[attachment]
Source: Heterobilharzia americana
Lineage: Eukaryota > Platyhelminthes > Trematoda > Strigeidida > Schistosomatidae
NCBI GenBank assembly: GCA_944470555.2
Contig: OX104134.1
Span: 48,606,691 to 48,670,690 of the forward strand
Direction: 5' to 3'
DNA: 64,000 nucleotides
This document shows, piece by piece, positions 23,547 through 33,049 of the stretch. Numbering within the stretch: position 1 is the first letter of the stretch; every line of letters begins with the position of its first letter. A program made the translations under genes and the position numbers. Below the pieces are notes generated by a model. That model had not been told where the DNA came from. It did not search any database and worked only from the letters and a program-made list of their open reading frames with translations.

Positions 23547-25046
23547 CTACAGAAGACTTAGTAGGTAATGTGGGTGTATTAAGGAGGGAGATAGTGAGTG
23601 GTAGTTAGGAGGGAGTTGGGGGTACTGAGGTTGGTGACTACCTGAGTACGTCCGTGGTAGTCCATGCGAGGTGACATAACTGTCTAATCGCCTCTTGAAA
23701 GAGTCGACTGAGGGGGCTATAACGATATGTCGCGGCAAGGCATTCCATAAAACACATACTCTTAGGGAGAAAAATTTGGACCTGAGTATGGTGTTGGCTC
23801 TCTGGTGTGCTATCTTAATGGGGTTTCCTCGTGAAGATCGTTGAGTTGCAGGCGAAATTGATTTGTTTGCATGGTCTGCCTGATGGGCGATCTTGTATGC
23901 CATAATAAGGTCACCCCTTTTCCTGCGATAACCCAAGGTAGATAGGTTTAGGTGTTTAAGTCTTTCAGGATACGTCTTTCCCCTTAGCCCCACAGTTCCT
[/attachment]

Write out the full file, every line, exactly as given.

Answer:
Source: Heterobilharzia americana
Lineage: Eukaryota > Platyhelminthes > Trematoda > Strigeidida > Schistosomatidae
NCBI GenBank assembly: GCA_944470555.2
Contig: OX104134.1
Span: 48,606,691 to 48,670,690 of the forward strand
Direction: 5' to 3'
DNA: 64,000 nucleotides
This document shows, piece by piece, positions 23,547 through 33,049 of the stretch. Numbering within the stretch: position 1 is the first letter of the stretch; every line of letters begins with the position of its first letter. A program made the translations under genes and the position numbers. Below the pieces are notes generated by a model. That model had not been told where the DNA came from. It did not search any database and worked only from the letters and a program-made list of their open reading frames with translations.

Positions 23547-25046
23547 CTACAGAAGACTTAGTAGGTAATGTGGGTGTATTAAGGAGGGAGATAGTGAGTG
23601 GTAGTTAGGAGGGAGTTGGGGGTACTGAGGTTGGTGACTACCTGAGTACGTCCGTGGTAGTCCATGCGAGGTGACATAACTGTCTAATCGCCTCTTGAAA
23701 GAGTCGACTGAGGGGGCTATAACGATATGTCGCGGCAAGGCATTCCATAAAACACATACTCTTAGGGAGAAAAATTTGGACCTGAGTATGGTGTTGGCTC
23801 TCTGGTGTGCTATCTTAATGGGGTTTCCTCGTGAAGATCGTTGAGTTGCAGGCGAAATTGATTTGTTTGCATGGTCTGCCTGATGGGCGATCTTGTATGC
23901 CATAATAAGGTCACCCCTTTTCCTGCGATAACCCAAGGTAGATAGGTTTAGGTGTTTAAGTCTTTCAGGATACGTCTTTCCCCTTAGCCCCACAGTTCCT